Opinion Blog

Ask a Psychologist

Helping Students Thrive Now

Angela Duckworth and other behavioral-science experts offer advice to teachers based on scientific research. To submit questions, use this form or #helpstudentsthrive. Read more from this blog.

Student Well-Being Opinion

3 Questions to Uncover Students’ Hidden Potential

How to help young people find their purpose
By Scott Barry Kaufman — January 03, 2024 2 min read
How can I help students figure out what's important to them?
  • Save to favorites
  • Print

How can I help students figure out what’s important to them?

I answered this question recently, along with others, for Character Lab in a Tip of the Week:

How do you define purpose, and why is it important?

I define purpose as having an energizing goal that is meaningful to you. When you have a purpose, there’s often a fundamental reordering of your most central strivings. Things that may have mattered to you before don’t seem to matter as much anymore and things that didn’t matter may have moved up in importance. The goal itself is energizing, not depleting. You’re not thinking, “I have to do this.” You want to do it.

How can teachers help young people think about purpose?

Teachers can ask questions that help kids figure out what’s most important to them. Here are some examples: Through the course of your day, which things are the most intrinsically enjoyable to you or just feel great? Which ones not only feel great but also make you feel like you’re learning and growing in some way? When you wake up in the morning, what are some of the first things you think about that you’re excited about doing during your day? These kinds of questions help disentangle what goals they feel they should have versus the goals they genuinely want to have.

Does focusing on your own goals make you selfish?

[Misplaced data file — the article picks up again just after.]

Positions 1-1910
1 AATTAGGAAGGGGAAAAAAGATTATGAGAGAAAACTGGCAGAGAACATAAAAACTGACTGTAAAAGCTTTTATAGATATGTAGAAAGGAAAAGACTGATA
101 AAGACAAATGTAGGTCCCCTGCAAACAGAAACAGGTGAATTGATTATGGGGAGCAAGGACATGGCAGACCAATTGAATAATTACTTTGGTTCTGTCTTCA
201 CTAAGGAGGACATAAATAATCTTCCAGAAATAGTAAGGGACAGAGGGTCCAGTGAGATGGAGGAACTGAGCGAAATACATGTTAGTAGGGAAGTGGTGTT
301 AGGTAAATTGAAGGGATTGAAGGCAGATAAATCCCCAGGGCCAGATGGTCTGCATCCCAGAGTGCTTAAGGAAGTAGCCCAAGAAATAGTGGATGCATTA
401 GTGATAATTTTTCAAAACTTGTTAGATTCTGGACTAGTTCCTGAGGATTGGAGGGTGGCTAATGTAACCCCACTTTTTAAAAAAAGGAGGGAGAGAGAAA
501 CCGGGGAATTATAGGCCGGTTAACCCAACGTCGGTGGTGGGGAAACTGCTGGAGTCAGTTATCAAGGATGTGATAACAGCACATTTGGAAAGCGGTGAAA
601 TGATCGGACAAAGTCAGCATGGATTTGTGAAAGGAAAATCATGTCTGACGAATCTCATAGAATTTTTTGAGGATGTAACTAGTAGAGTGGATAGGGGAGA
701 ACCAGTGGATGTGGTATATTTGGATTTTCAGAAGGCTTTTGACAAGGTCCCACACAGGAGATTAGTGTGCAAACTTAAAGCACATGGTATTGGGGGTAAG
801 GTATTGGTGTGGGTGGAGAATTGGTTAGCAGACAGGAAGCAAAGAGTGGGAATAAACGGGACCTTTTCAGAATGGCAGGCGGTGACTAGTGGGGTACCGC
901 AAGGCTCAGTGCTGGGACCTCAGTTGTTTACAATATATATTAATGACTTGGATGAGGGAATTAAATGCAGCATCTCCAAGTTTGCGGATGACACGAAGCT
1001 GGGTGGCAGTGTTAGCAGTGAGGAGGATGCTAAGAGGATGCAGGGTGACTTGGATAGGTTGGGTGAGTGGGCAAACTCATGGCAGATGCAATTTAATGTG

On the contrary. As renowned psychologist Abraham Maslow wrote in his 1962 book Toward a Psychology of Being, “Self-actualization . . . paradoxically makes more possible the transcendence of the self, and of self-consciousness and of selfishness.” Finding your purpose can help you think beyond the self and connect to the larger world.

What do people often get wrong about purpose?

In the classroom, we sometimes treat our subject matter—math, grammar, history, and so on—as the most important thing in the world. If a student is more interested in something else, we disapprove. We overlook the other sparks and talents they have. So I think we should all—from teachers to parents to even friends—try to spot the potential and the seeds of a higher purpose that are often quite evident but ignored.

We all want to feel like we’re uniquely making some impact in the life that we’re living. Sometimes, teenagers can act out in ways that scream, I want to matter. The more we help kids focus and channel their energy, opinions, and thoughts, the better. Even the exploration process can make them feel a greater sense of agency, as though they are the author of their lives and not just passive recipients of their environment.

Related Tags: